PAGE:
Wednesday, November 21, 2012

Big Blue Marble (Mouth)

Slate's Daniel Engber tries to compare Marco Rubio's pitiful "How old is the Earth?" dodge this week to an earlier Senator Barack Obama statement from 2008, and declares both parties are just as awful on science.  No, really.  Slate pitch ahoy!

I've no doubt that these critiques of Rubio are sound. But I'm hesitant to let the crown prince of the Tea Party be singled out for blame. His shameless dodge and pander on the matter of the Earth's creation don't mark him as a radical, nor even as a soldier in the war on science. They mark him only as a mainstream politician.

Beware, for thou that judgest doest the same things: Members of both parties have had to squiggle through elections by appealing to a hazy sense of geo-history. In fact, the Antichrist himself—Barack Obama—has had a tendency to get a little soft with science. 

Here's the Obama quote when he was asked what he would say to one of his daughters if they asked him if the Earth was really created in six days:

What I've said to them is that I believe that God created the universe and that the six days in the Bible may not be six days as we understand it … it may not be 24-hour days, and that's what I believe. I know there's always a debate between those who read the Bible literally and those who don't, and I think it's a legitimate debate within the Christian community of which I'm a part. My belief is that the story that the Bible tells about God creating this magnificent Earth on which we live—that is essentially true, that is fundamentally true. Now, whether it happened exactly as we might understand it reading the text of the Bible: That, I don't presume to know.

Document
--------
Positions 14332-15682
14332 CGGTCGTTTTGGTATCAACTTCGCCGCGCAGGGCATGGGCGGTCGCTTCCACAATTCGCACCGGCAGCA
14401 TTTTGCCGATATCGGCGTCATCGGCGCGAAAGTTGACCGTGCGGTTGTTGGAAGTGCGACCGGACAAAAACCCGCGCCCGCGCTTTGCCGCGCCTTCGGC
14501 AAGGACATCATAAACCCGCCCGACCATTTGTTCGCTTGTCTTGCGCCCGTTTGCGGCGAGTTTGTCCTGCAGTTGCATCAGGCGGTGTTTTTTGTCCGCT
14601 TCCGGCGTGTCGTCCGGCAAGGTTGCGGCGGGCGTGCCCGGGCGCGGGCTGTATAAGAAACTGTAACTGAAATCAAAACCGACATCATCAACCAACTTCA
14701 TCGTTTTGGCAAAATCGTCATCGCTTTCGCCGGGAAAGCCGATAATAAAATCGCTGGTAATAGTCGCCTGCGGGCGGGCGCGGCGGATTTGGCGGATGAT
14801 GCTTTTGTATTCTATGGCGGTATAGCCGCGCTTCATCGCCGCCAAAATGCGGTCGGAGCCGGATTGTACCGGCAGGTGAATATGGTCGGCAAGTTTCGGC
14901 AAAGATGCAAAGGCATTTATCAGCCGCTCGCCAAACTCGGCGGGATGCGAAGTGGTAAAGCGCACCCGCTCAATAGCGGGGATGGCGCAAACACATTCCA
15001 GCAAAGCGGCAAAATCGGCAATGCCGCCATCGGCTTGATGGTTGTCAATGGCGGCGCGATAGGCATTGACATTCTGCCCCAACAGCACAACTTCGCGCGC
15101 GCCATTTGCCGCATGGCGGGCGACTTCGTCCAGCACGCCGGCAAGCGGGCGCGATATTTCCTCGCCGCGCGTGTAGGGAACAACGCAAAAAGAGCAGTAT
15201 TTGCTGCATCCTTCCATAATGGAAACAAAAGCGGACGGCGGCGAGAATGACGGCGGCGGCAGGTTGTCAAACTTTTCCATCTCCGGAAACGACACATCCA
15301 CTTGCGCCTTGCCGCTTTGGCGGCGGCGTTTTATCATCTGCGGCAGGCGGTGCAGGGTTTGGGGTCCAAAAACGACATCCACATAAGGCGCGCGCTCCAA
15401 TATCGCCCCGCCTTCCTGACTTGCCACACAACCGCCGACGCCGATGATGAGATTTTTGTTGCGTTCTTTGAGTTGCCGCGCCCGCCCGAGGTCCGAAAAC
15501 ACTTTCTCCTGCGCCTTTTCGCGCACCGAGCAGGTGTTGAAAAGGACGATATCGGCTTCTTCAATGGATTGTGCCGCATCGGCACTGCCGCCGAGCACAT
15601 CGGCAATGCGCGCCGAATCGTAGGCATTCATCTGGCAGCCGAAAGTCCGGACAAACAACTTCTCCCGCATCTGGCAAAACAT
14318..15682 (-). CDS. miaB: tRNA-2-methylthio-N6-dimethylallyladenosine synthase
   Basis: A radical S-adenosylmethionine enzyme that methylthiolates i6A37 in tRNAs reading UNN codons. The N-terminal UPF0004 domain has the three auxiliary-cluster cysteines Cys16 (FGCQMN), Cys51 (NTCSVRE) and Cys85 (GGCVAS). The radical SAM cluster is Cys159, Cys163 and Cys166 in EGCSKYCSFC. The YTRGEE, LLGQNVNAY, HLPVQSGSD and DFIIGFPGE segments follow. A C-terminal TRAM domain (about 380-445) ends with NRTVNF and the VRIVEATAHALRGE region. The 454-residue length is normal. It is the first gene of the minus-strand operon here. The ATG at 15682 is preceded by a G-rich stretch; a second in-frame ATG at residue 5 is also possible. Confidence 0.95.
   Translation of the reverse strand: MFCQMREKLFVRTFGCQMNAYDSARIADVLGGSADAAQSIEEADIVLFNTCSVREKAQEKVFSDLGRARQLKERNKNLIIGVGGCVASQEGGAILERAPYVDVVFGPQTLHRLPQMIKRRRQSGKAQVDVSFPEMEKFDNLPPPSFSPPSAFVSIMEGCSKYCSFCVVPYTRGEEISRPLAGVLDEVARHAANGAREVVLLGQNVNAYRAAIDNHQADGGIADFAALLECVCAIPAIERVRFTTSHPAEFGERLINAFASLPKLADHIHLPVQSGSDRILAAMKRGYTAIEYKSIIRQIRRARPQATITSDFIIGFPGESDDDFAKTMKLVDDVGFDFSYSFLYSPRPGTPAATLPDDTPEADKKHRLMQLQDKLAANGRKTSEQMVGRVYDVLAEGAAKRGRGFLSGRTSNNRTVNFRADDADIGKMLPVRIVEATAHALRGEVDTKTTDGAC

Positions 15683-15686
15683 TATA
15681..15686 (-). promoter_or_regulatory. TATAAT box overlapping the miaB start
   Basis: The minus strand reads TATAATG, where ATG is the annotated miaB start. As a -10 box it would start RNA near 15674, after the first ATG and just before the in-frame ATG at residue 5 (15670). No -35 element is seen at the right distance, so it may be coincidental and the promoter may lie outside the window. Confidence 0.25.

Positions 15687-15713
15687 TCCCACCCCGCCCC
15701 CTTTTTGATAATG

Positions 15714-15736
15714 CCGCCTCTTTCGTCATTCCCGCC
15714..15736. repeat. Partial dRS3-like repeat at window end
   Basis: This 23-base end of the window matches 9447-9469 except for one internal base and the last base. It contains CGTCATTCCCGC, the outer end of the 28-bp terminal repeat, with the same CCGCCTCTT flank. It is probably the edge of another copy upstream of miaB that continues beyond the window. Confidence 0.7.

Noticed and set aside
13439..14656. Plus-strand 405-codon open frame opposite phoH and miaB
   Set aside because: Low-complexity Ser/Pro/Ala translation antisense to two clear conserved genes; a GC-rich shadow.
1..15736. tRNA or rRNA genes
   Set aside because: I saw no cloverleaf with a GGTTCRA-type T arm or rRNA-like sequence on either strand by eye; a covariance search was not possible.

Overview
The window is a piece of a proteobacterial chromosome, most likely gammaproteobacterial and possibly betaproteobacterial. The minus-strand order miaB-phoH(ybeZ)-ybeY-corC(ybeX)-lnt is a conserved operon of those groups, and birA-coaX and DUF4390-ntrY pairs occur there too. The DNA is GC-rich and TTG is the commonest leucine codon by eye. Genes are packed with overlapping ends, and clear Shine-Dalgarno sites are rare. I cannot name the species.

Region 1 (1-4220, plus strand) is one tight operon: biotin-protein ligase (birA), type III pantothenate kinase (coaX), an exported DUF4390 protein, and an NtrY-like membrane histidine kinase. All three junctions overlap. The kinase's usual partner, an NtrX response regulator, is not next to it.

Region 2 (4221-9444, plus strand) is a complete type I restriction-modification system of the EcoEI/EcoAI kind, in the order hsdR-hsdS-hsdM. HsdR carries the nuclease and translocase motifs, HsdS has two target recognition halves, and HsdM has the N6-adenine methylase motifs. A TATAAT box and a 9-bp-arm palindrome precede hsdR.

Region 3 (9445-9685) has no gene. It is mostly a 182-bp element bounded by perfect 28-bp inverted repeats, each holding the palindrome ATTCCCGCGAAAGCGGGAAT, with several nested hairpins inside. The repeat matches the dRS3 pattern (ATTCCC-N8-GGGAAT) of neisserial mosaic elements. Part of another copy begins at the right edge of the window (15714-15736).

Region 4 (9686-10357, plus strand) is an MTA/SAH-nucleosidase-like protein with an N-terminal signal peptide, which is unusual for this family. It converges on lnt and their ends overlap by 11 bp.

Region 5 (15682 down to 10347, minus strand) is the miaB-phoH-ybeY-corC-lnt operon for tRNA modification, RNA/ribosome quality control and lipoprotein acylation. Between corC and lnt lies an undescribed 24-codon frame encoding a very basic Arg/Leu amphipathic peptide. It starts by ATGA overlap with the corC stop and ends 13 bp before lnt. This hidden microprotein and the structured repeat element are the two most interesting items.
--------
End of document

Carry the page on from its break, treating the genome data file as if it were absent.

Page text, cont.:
Please note that Barack Obama was asked a question about theology and specifically how he would respond to his young daughters.  Marco Rubio was asked a question about science and specifically what he himself believed about the age of the Earth.  Comparing the two are apples and allegories featuring talking foliage made of fire.

Here's what Obama said next:

Let me just make one last point on this. I do believe in evolution. I don't think that is incompatible with Christian faith, just as I don't think science generally is incompatible with Christian faith. I think that this is something that we get bogged down in. There are those who suggest that if you have a scientific bent of mind then somehow you should reject religion, and I fundamentally disagree with that. In fact, the more I learn about the world, the more I know about science, the more I am amazed about the mystery of this planet and this universe—and it strengthens my faith as opposed to weakens it.

Which is what a colossal number of Americans think.  Funny how that works.  The other major difference between the two men is Obama's second statement, an unapologetic and full-throated defense of evolution, which Marco Rubio won't give you either.

So no, not the same.  Go figure, Slate.

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